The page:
Why Having a Small Wedding Is Perfect for Introverts

A bride and groom on their wedding day

For introverts, the “big day” doesn’t necessarily mean big in numbers — it can mean monumental and exciting.

Back in the early 1990s, my parents had the quintessential “Big Italian Wedding” with a whopping 200 guests in attendance. There were no expenses spared. When I asked them what they remembered about the day, my mom said it was a whirlwind. She barely even got to eat the food they served because she was so busy greeting their guests.

When it came to planning my own wedding, as an introvert, I always knew that I wanted a small one. Lucky for me, I have an introverted fiancé who wants the very same thing.

A lot of people don’t understand, or even agree with, my wanting a smaller wedding. Often, the word “wedding” is synonymous with a roomful of people. When I say I want no more than 60 people, there are sometimes less-than-positive reactions.

A “big day” doesn’t necessarily mean big in numbers. Instead, it can mean monumental and exciting — and that can be defined however you’d like. As a 2023 bride, it’s time to start planning ahead for my own big day! When it comes to planning a wedding for introverts, a small wedding fits the bill — and here’s why.

5 Reasons Why Having a Small Wedding Is Perfect for Introverts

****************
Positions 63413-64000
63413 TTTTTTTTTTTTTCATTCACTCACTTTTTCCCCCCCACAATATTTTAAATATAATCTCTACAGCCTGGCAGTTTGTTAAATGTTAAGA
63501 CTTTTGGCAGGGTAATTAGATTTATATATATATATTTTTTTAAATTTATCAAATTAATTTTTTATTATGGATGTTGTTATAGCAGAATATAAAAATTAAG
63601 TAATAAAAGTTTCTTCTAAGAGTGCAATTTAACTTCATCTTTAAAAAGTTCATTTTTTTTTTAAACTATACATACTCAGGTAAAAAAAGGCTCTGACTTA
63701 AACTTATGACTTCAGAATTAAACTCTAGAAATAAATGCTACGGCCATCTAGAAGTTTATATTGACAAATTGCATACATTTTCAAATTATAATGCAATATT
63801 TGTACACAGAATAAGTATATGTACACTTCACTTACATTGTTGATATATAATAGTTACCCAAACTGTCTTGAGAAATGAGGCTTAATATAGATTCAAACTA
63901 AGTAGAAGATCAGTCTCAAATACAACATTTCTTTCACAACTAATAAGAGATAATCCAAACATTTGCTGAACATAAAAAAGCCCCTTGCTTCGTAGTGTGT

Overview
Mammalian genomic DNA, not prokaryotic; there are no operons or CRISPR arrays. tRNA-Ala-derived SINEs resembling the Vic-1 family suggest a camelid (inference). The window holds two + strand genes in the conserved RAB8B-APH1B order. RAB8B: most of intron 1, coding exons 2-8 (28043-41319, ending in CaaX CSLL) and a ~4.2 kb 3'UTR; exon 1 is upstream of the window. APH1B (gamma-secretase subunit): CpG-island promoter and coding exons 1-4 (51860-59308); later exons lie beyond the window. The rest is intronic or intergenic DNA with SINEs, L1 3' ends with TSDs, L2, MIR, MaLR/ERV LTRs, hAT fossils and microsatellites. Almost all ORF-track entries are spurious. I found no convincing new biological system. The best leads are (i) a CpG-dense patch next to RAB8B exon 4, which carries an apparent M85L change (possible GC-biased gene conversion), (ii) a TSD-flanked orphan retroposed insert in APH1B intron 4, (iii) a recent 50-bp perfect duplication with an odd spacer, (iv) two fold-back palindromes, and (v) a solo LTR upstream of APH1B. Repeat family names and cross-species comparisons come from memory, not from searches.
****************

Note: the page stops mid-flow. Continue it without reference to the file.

1. There’s far less pressure to “perform.”

I have never loved being the center of attention — my wedding day will be no exception

When I look forward to my wedding day, there’s no stress about having to stand in front of a crowd and entertain. There are no worries about having to greet hundreds of guests, some of whom I won’t even know.

What a lot of couples don’t realize about their wedding day is that they are also the hosts. With tons of guests at your reception, you might just end up feeling like a cruise director. For introverts, this can pretty much be a nightmare.

A smaller group of guests is far easier to manage. Not only will I be more at ease, but it’ll make me a far better host for all my guests. With a smaller guest list, the wedding day will feel a bit more like a party than a formal, hosted event.    

2. You get to have meaningful interactions with all of your guests.

Something I have always heard about large weddings is that the couple has so little time to mingle with their family and friends. Either that, or they end up spending the whole evening circling the room and trying to say “Hello” to each person (maybe more than that if they’re lucky).

With fewer guests in attendance, it creates a more intimate atmosphere, which we introverts prefer. For my fiancé and me, this translates to creating a casual environment between ourselves and our guests. We will celebrate as part of the group rather than as a separate entity.

There are a few different ways to create this vibe at your wedding. You may choose to have a backyard wedding, which will break down all the strict boundaries that more formal weddings present. Personally, we are planning a more formal event, as we want to have a quaint dinner party feel to our day.

It’s completely expected that every guest will want to spend time with the couple — it is their day, after all! Introvert or not, if one of the most important aspects of your wedding day is making memories with your loved ones and those in your inner circle, then this might be the avenue for you.